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Winter-Spring 2001
Vol. 63, No. 2-3

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Sesquicentennial Weekend, October 12-15, 2000

For one golden weekend in October, a wonderfully assorted mix of nearly 8,000 alumni, faculty, staff, students, parents, and other friends and relations of the University family happily jammed the River Campus for a once-in-a-lifetime celebration of the University's 150 years of academic life.

Exceeding expectations both in attendance (7,805 people registered, almost 5,000 more than hoped for) and level of satisfaction (expressed in words like "awesome," "incredible," "fantastic," and "energizing"), the Sesquicentennial celebration was, as President Jackson pronounced it, "an extraordinary experience."

By all accounts the biggest and best party in University history, Sesquicentennial Weekend broke new ground, setting the stage for future annual events resonating the celebratory spirit and intellectual energy of last fall's festivities.

From the blazing fireworks over the Genesee River to the eminently satisfying triple-overtime win in the Homecoming football game to the array of brain-tingling discussions headlined by such notables as actor Robert Duvall, historian Doris Kearns Goodwin, and Surgeon General David Satcher '72M (Res), Sesqui offered something for everyone.

The future of higher education, academic medical centers, space exploration, the motion picture industry, and sports all offered fodder for lively discourse, as did other topics of current interest ranging from politics to religion, child development to successful aging, and quantum physics to computers.

Adding to the bubbling mix were special events for Reunion classes, Family Weekend participants, and Yellowjacket fans. And, over at the Medical Center and the Eastman School of Music, their alumni were, respectively, observing a 75th anniversary and a triennial reunion. Prefatory to all this were a score of regional celebrations throughout the preceding year attended by nearly 3,000 alumni and friends.

The result of two years of planning and months of intense effort on the part of many people (including over a thousand hard-working alumni and student volunteers), Sesqui was coordinated by the College and chaired by Trustee Joe Mack '55. The program, very much a home-grown enterprise, featured 91 invited speakers, of whom the majority were alumni and faculty, with many other speakers and performers contributing their participation as friends of the University.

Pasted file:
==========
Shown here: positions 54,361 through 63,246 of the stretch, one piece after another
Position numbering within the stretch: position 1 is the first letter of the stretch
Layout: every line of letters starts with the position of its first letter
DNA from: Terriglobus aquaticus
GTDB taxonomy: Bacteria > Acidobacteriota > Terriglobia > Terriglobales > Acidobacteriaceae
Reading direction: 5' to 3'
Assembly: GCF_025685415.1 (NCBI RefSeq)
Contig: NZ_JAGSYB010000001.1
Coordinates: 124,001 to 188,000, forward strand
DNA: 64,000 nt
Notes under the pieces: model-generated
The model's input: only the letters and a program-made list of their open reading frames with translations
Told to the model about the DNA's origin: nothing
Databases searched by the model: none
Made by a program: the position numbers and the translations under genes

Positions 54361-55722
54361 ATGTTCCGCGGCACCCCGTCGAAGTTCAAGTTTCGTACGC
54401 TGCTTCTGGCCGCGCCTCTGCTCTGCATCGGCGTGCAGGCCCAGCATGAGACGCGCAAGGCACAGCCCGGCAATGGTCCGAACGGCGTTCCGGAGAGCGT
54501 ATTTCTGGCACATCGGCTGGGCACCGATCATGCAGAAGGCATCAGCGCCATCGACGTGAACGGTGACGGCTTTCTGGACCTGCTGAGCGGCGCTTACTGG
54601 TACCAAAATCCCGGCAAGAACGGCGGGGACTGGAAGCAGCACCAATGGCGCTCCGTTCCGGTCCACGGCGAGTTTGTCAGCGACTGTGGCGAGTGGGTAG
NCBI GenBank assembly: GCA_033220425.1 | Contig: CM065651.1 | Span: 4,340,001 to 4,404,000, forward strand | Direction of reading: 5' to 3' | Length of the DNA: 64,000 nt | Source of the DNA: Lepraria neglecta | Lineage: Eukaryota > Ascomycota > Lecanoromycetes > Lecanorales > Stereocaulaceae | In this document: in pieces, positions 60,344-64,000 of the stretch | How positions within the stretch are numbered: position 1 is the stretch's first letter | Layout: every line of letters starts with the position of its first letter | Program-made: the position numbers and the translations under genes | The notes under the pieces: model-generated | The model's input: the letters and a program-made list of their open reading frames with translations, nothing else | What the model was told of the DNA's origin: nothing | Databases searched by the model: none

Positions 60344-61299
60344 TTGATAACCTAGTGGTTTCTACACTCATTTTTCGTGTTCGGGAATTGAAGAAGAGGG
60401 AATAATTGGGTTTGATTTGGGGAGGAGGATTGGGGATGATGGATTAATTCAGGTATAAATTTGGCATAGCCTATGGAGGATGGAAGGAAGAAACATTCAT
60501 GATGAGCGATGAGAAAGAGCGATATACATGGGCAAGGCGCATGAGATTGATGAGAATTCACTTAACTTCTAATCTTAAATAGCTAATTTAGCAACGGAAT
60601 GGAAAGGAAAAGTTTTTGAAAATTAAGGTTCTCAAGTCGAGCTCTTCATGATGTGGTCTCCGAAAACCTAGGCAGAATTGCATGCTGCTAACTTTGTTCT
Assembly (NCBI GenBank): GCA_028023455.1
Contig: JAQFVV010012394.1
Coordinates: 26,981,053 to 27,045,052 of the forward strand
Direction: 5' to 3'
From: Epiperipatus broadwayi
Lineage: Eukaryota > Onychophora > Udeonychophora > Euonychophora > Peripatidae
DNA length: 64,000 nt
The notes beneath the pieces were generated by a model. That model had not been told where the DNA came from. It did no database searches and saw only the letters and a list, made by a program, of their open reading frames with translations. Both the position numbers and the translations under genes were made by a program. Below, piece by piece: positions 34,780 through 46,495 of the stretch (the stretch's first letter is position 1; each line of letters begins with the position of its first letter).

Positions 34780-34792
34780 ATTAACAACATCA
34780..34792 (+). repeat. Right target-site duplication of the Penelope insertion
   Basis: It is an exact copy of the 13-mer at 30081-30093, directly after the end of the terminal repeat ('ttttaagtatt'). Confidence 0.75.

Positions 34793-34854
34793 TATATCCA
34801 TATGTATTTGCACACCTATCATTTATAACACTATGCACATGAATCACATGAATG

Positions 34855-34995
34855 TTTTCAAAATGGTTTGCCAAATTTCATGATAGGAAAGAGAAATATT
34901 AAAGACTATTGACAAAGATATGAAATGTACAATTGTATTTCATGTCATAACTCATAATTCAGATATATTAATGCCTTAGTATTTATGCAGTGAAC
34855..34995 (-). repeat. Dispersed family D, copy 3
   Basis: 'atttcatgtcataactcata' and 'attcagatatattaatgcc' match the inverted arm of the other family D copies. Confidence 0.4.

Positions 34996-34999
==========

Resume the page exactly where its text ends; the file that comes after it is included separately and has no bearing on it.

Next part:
"The synergy was incredible," says Dean of the College William Scott Green, referring to "packed houses whose audiences were drawn by top-class intellectual programming."

"We had an array of excellent speakers and presenters-in many cases, the best people in their fields," he said. "And we also had engaged and articulate audience members who asked thoughtful, penetrating questions. It was the interaction between the people on the stage and in the audience that made Sesquicentennial a success."

Adds Thomas LeBlanc, the Robert L. and Mary L. Sproull Dean of the College Faculty:

"It's difficult to describe what an energizing event Sesquicentennial has been, and not only for the more than 2,500 alumni who returned to campus and became reacquainted with Rochester and what it means to them. On campus, morale is sky high. Students, faculty, and staff all contributed to the success of the weekend, and the payoff for them has been enormous in terms of renewed interest in the life of the University and a renewed connection to the alumni who have made Rochester what it is today.

"We hope to keep the momentum of Sesquicentennial going, and we plan to build on its success for many years to come."

On the following pages you will find recounted some of the moments of delight and discovery afforded by this milestone moment when the University community came together to celebrate the past and imagine the future. For more on Sesquicentennial, visit www.

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